Sunday, May 15, 2016

Creating Synthetic Humans: Secret Harvard Meeting

On Tuesday, well over a hundred elite scientists were invited to discuss synthesizing the human genome — creating life from basic chemicals without biological parents, thus advancing beyond designer babies to creatures such as a synthetic Einstein (or Frankenstein).  Although the ethics of such advancement is controversial, what upset the greater scientific community and the media was their exclusion from the meeting.
“. . . would it be OK to sequence and then synthesize Einstein’s genome? If so how many Einstein genomes would it be OK to make and install in cells, and who could get to make and control these cells?”
-- Drew Endy, Stanford scientist & Laurie Zoloth, Northwestern University bioethicist
For background, click headlines below to read previous articles:

Genetic Scientists Worshiped as Creators of Life

Scientists Create Artificial Human Eggs and Sperm

Secret Designer Babies via Gene-editing Science

Human 'Lab Rats' Tortured for Weeks, Then Killed

Embryo-killing Essential for Life, Scientists Say

3-Parent Babies are Ethical: Experts to Obama FDA

-- From "Secret Harvard meeting on synthetic human genomes incites ethics debate" by Joel Achenbach, Washington Post 5/13/16

Drew Endy, associate professor of bioengineering at Stanford University, and Laurie Zoloth, a professor of medical ethics and humanities at Northwestern University, published an essay this week raising questions about whether the gathering at Harvard had gone too far. After citing the beneficial possibilities of such research, they raised the thornier ethical questions . . .

Meanwhile, Marcy Darnovsky, executive director of the Berkeley, Calif.-based Center for Genetics and Society, a politically progressive organization that has had a skeptical view of biotechnology, issued a statement Friday criticizing the Harvard gathering: "If these reports are accurate, the meeting looks like a move to privatize the current conversation about heritable genetic modification."

To read the entire article above, CLICK HERE.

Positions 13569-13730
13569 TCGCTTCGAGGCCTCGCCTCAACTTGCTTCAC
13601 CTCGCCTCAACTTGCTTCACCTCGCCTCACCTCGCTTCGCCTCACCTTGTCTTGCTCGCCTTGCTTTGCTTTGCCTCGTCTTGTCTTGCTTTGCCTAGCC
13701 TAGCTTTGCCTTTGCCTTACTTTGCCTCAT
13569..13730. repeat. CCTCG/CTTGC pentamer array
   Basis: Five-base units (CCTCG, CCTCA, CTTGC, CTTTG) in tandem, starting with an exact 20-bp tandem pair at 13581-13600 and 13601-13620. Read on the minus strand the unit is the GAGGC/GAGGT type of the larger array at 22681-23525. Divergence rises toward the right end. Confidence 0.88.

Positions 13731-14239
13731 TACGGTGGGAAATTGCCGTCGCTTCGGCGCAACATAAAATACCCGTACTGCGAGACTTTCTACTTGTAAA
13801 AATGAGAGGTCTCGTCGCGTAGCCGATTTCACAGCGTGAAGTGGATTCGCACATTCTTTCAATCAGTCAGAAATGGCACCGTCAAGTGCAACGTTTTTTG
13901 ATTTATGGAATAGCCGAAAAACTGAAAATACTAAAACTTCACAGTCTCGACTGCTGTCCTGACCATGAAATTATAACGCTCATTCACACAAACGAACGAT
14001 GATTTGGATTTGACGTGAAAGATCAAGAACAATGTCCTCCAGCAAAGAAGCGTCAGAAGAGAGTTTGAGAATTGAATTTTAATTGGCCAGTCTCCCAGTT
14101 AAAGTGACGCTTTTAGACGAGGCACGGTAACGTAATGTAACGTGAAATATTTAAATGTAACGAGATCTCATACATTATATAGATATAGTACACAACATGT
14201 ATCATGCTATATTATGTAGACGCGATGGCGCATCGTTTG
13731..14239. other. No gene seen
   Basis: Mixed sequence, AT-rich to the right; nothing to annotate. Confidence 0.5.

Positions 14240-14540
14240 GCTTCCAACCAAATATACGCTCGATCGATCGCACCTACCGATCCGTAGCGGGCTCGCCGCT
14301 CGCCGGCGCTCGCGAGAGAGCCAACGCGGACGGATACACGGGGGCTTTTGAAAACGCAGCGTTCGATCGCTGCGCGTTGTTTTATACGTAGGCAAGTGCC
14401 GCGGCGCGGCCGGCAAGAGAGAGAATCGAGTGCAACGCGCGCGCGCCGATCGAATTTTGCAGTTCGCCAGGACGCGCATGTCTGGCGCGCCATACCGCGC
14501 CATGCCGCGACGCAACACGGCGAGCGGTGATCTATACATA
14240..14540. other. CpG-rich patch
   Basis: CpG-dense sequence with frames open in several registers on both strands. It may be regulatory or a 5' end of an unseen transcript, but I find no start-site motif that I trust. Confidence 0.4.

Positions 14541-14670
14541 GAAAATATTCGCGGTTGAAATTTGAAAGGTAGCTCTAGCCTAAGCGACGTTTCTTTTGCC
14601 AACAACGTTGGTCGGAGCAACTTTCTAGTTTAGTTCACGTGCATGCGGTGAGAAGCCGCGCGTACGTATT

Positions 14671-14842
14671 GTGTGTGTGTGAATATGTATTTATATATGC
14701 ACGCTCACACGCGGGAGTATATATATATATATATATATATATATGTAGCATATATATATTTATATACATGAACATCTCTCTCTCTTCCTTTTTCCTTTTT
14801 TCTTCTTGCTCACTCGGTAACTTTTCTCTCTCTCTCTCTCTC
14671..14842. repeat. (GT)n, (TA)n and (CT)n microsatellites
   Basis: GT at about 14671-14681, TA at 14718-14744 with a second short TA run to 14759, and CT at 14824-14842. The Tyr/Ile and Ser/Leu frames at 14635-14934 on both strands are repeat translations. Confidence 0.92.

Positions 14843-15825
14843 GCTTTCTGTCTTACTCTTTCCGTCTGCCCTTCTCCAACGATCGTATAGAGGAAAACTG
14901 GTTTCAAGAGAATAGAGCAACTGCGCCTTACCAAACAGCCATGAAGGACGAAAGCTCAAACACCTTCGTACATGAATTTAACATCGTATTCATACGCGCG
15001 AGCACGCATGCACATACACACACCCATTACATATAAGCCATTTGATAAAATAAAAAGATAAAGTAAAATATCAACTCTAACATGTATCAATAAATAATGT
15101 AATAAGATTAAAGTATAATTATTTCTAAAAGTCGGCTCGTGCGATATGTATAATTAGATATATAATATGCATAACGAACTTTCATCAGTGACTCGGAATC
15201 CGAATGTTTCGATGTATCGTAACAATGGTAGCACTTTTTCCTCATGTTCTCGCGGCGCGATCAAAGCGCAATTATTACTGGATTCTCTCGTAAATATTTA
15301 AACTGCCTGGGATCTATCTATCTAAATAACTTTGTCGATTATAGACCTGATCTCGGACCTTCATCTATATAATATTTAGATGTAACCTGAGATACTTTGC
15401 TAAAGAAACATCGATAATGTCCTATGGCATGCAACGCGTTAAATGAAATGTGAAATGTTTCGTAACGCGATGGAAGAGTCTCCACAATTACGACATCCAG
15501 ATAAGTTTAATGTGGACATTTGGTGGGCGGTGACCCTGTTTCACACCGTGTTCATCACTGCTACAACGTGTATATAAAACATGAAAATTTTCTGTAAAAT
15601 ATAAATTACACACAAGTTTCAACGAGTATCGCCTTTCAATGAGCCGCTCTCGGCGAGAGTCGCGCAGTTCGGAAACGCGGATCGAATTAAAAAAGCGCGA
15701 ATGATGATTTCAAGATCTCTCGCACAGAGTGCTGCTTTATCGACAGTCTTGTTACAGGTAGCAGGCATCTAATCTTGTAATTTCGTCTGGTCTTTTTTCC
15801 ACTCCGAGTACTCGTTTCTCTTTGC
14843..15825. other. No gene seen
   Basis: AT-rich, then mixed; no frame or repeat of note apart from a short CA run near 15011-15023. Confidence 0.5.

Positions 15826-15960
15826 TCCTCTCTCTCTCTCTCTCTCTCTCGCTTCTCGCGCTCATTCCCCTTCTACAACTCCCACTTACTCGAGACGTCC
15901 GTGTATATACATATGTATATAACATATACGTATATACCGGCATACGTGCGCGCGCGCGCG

From "Critics attack Harvard’s secret meeting on human genome synthesis" by Lisa M. Krieger, Santa Cruz Sentinel 5/14/16

The goal of the project — discussed Tuesday by an invitation-only group of about 130 scientists, lawyers, entrepreneurs and government officials from five continents — “would be to synthesize a complete human genome in a cell line within a period of 10 years,” according to the invitation.

Organizers included Harvard Medical School genetics Professor George Church and San Francisco-based Andrew Hessel of Autodesk’s Bio/Nano Research Group.

It portends a future with sci-fi implications, when a human genome — the complete set of genetic instructions for a human being — could be assembled like a Tinkertoy.

“Genomics is in the middle of four revolutions: sequencing, editing, synthesizing and understanding,” said Hank Greely, director of Stanford’s Center for Law and the Biosciences. “The first is well-advanced, the second coming on strong, the third just starting and the fourth — and most important — still scratching the surface.”

To read the entire article above, CLICK HERE.

From "Scientists Talk Privately About Creating a Synthetic Human Genome" by Andrew Pollack, New York Times 5/13/16

Organizers said the project could have a big scientific payoff and would be a follow-up to the original Human Genome Project, which was aimed at reading the sequence of the three billion chemical letters in the DNA blueprint of human life. The new project, by contrast, would involve not reading, but rather writing the human genome — synthesizing all three billion units from chemicals.